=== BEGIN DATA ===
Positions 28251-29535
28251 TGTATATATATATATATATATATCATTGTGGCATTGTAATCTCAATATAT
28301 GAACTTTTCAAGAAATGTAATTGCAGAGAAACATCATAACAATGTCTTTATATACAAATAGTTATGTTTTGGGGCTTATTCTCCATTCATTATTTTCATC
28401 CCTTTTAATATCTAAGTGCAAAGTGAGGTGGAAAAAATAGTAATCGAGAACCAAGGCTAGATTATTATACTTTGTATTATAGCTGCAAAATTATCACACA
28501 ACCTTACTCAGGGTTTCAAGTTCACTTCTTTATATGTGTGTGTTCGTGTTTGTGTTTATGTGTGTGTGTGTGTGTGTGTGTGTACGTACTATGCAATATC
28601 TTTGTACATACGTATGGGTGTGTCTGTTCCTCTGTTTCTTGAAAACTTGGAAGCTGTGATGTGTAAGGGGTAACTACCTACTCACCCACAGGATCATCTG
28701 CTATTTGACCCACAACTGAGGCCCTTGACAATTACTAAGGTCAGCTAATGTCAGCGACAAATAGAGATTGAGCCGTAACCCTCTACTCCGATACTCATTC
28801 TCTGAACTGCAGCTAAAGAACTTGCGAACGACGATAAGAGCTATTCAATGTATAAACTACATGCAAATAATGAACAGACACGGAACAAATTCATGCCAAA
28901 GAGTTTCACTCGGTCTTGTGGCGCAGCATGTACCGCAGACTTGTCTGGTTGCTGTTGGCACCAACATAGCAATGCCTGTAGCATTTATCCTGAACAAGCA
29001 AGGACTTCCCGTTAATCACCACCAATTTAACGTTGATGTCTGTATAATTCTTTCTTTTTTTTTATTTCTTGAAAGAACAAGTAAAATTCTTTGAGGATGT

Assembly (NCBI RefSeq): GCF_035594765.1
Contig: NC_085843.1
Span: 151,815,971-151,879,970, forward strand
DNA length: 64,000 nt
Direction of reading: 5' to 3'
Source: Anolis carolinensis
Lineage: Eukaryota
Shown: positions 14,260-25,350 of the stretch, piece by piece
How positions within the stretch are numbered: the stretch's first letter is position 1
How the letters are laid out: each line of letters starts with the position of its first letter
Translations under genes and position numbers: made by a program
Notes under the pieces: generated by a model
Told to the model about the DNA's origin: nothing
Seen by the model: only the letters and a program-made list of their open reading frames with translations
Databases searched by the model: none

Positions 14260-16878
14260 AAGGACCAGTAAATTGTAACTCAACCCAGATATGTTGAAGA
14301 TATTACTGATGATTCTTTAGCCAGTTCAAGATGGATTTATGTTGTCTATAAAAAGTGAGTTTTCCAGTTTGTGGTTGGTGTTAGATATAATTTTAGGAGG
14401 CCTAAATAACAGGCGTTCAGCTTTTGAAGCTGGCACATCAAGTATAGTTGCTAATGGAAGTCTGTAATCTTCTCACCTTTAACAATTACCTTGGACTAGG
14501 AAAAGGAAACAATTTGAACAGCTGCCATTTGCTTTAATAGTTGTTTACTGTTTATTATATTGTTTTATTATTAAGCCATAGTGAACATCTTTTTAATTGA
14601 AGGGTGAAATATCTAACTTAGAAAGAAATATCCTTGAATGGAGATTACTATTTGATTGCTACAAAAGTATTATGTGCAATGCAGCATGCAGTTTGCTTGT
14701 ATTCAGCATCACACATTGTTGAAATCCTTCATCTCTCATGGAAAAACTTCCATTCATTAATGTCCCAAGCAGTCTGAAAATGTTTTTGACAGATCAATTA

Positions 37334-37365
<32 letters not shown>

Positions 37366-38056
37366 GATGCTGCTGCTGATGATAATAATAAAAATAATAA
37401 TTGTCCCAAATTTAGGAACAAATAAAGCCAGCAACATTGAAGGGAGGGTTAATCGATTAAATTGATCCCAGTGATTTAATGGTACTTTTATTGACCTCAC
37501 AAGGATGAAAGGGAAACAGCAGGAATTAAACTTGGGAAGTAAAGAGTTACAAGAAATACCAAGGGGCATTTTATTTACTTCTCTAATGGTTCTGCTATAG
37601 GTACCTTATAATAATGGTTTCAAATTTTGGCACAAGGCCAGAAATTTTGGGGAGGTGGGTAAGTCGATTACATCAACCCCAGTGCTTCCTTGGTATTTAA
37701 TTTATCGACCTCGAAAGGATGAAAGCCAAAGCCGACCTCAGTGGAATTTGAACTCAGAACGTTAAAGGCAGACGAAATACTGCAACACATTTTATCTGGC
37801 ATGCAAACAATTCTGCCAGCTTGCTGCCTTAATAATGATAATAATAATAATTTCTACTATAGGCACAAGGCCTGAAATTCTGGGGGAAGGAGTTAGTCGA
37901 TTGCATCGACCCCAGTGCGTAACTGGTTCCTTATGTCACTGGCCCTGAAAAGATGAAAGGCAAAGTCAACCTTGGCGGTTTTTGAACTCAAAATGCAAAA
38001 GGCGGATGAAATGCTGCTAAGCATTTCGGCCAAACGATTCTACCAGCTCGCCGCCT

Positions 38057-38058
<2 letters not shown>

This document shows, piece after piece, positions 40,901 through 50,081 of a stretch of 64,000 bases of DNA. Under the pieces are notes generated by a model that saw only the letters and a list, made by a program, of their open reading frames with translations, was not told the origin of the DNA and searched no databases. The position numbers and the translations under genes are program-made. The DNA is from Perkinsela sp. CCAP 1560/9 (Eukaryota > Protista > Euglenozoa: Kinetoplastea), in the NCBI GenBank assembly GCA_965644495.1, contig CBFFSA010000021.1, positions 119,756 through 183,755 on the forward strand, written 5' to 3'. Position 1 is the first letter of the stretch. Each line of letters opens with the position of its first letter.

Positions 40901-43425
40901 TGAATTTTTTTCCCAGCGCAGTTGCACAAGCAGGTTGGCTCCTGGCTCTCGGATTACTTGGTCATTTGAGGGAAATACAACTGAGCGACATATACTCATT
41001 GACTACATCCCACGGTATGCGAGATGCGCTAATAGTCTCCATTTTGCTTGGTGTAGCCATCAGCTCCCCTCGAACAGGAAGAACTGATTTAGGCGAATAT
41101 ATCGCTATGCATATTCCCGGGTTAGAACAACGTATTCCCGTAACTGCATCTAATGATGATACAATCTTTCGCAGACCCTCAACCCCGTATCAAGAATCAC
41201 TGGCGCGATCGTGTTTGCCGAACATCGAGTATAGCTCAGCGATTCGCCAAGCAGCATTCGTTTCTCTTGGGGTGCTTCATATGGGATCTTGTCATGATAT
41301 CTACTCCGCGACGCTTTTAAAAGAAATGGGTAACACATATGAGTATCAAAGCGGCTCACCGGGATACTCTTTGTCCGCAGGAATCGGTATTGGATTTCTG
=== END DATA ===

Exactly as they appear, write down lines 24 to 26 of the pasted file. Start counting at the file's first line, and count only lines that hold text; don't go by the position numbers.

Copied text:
Seen by the model: only the letters and a program-made list of their open reading frames with translations
Databases searched by the model: none

Positions 14260-16878